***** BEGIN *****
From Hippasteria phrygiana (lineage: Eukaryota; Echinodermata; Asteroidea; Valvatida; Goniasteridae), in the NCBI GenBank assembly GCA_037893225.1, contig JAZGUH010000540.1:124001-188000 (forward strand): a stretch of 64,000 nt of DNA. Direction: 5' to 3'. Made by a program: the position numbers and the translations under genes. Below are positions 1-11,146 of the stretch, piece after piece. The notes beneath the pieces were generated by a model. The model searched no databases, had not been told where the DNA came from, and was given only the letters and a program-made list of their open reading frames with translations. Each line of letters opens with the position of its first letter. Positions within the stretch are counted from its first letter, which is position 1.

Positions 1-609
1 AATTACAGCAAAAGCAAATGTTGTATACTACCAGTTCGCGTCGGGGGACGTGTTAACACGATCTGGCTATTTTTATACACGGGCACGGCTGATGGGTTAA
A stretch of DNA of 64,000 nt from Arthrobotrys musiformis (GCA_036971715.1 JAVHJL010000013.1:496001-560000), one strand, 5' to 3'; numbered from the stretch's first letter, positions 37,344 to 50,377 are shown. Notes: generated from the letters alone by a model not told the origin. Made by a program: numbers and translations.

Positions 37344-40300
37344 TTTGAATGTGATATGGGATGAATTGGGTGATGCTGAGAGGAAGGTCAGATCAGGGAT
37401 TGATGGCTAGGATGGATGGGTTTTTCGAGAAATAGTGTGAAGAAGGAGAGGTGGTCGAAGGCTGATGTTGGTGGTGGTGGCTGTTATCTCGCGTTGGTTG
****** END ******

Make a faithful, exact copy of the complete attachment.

From Hippasteria phrygiana (lineage: Eukaryota; Echinodermata; Asteroidea; Valvatida; Goniasteridae), in the NCBI GenBank assembly GCA_037893225.1, contig JAZGUH010000540.1:124001-188000 (forward strand): a stretch of 64,000 nt of DNA. Direction: 5' to 3'. Made by a program: the position numbers and the translations under genes. Below are positions 1-11,146 of the stretch, piece after piece. The notes beneath the pieces were generated by a model. The model searched no databases, had not been told where the DNA came from, and was given only the letters and a program-made list of their open reading frames with translations. Each line of letters opens with the position of its first letter. Positions within the stretch are counted from its first letter, which is position 1.

Positions 1-609
1 AATTACAGCAAAAGCAAATGTTGTATACTACCAGTTCGCGTCGGGGGACGTGTTAACACGATCTGGCTATTTTTATACACGGGCACGGCTGATGGGTTAA
A stretch of DNA of 64,000 nt from Arthrobotrys musiformis (GCA_036971715.1 JAVHJL010000013.1:496001-560000), one strand, 5' to 3'; numbered from the stretch's first letter, positions 37,344 to 50,377 are shown. Notes: generated from the letters alone by a model not told the origin. Made by a program: numbers and translations.

Positions 37344-40300
37344 TTTGAATGTGATATGGGATGAATTGGGTGATGCTGAGAGGAAGGTCAGATCAGGGAT
37401 TGATGGCTAGGATGGATGGGTTTTTCGAGAAATAGTGTGAAGAAGGAGAGGTGGTCGAAGGCTGATGTTGGTGGTGGTGGCTGTTATCTCGCGTTGGTTG